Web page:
(photo credit: AP)
This week, the European Union approved sanctions of unprecedented severity
against Iran, because of its refusal to desist from enriching uranium. The EU
decision follows the recent fourth UN Security Council sanctions resolution
against Iran, and the subsequent additional package of measures approved by
Congress and the White House.
Three things are worth noting regarding the
new sanctions. They are substantive.
They are likely to have a serious
effect on aspects of the Iranian economy. This effect is almost certain not to
cause a rethink on the part of the Iranian regime regarding its nuclear
Nevertheless, the European decision is significant for an
additional, slightly less tangible reason. It is the latest evidence of a
hardening attitude on the part of the Western democracies with regard to the
Iranian nuclear program.
The new sanctions are focused on the Iranian
financial sector and the country’s vital gas and oil industries. These are
precisely the areas of the Iranian economy most vulnerable to international
From this week on, any further investment or technical
assistance from EU companies in these areas will be prohibited.
particularly vulnerable in this area because, despite its vast oil reserves, the
country lacks the ability to produce sufficient refined petroleum to meet its
In addition, the new sanctions will ban European
companies from providing insurance services to Iranian bodies, and will ban
Iranian banks from opening any additional branches in the European
The former measure is significant because it will negatively
affect the Iranian transport and shipping sectors.
The EU decision was
sufficient to coax from Iran a renewed expression of willingness to reconsider
the long-standing proposal for Teheran to export its enriched uranium to another
country, where it would be converted into fuel rods for a medical research
Teheran has enjoyed toying with the West over this proposal
since its emergence last year, as an exercise to buy time.
But why will
the new measures not be anywhere near sufficient to cause the regime to
reconsider its nuclear stance? They do not threaten to really strike hard at
vital parts of the Iranian economy. And there is reason to believe that even in
the face of genuinely “crippling” sanctions, the rising elite within the Iranian
regime might well calculate their interests according to a different scale than
that used in the West – and choose to brazen it out.
Despite the recent
and ongoing revival of protests, the Islamist regime remains firmly in the
driver’s seat. Incrementally, power in Iran is falling more and more to a very
radical group centered on the Iranian Revolutionary Guards Corps. This group, of
whom President Mahmoud Ahmadinejad is a senior representative, is a genuinely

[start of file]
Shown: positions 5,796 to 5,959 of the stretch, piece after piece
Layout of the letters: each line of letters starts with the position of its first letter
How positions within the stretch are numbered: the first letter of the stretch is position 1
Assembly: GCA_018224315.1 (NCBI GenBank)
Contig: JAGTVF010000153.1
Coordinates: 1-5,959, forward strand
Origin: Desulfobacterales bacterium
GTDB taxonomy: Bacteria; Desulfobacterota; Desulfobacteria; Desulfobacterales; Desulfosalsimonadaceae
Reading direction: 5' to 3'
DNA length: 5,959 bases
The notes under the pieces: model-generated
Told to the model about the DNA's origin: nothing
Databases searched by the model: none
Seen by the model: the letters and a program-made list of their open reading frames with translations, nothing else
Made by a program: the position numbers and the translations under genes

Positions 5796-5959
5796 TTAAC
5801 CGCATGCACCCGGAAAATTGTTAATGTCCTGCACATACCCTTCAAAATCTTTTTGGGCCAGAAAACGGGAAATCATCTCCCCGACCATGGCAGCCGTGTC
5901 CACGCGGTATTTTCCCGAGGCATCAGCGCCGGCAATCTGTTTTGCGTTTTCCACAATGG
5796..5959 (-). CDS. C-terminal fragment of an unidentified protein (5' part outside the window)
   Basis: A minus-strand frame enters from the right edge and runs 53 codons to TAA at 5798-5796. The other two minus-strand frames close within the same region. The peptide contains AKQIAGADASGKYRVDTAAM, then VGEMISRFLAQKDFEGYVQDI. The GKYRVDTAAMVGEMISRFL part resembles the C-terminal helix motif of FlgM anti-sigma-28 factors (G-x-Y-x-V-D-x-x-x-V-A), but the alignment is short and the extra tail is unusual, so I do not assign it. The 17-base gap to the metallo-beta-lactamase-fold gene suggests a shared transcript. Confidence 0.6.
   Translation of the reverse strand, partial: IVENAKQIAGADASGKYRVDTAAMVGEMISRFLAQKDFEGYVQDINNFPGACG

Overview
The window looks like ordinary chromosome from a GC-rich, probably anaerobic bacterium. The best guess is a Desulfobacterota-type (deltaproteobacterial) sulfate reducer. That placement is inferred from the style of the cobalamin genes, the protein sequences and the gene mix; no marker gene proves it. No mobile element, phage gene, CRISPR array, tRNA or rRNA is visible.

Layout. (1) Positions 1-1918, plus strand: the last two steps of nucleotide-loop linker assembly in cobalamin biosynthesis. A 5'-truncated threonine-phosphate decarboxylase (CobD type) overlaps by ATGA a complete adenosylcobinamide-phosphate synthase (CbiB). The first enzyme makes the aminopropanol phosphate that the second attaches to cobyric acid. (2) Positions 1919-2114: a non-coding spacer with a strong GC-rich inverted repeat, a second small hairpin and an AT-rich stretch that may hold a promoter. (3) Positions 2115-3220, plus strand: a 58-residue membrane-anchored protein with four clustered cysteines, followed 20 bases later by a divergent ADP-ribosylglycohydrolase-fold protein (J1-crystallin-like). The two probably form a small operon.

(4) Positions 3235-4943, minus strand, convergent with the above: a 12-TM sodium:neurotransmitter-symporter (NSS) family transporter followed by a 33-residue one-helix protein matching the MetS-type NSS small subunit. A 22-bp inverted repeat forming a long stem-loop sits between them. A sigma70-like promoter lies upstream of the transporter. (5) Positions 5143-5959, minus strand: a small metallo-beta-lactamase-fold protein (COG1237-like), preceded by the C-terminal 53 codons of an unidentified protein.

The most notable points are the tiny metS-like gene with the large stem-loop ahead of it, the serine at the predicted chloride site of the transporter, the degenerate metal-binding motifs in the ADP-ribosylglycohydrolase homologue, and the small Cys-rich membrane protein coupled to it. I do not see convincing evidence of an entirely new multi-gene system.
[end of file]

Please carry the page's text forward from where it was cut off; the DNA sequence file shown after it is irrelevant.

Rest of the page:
ideological body of men, with vast regional ambitions.
protests have hit hard at the regime’s legitimacy at home and its appeal abroad.
For the foreseeable future, what this means is that the regime will increasingly
rule by terror alone, rather than by seeking the consent of the Iranian people.
This is perhaps unsustainable in the long term, but it should not be assumed
that the unrest will lead to the fall of the rulers of Iran any time
In the meantime, the very raison d’etre of the group currently
amassing power within the regime is the promotion and advancement of Iranian
power and influence across the Middle East. A nuclear capability is the
infallible insurance for the promotion of a policy of this kind. Even large
economic discomforts would probably not be enough to cause the ideologues,
militants and security operatives currently on the rise to abandon their nuclear
Small discomforts have no chance of doing so.
So why is
the EU decision this week still of significance? Because it represents an
additional small step toward the emergence of an international climate of
opinion wherein serious and direct measures to stop a nuclear Iran will become
There is still a fair amount of time, according to leading
experts, before the Iranians reach the point of developing a useable nuclear
warhead. In the time that remains, what is taking place is a growing sense in
key circles in the Western democracies that the cost of a nuclear Iran is beyond
what the West will be able to pay in terms of the strategic balance in the
Ultimately, the plain choice is likely to be between accepting
(and seeking to contain) a nuclear Iran, and military action to prevent its
emergence. The EU vote this week is evidence of a slowly ripening international
climate which may in the end conclude that the latter is the preferable
So it is cost-benefit analysis vs. cost-benefit analysis. The
Iranian regime, according to its mode of calculation, is almost certain to
conclude that the current level of sanctions is no reason to reverse its nuclear
ambitions. It is probable that no level of feasible economic pressure will
suffice to bring the forces on the rise in the regime to heel. The West,
meanwhile, appears to be gradually moving toward a position which finds that a
nuclear Iran is an outcome it cannot permit. It is as though two ships at sea,
now still quite distant, are each plotting a course which will set them on the
road to eventual collision.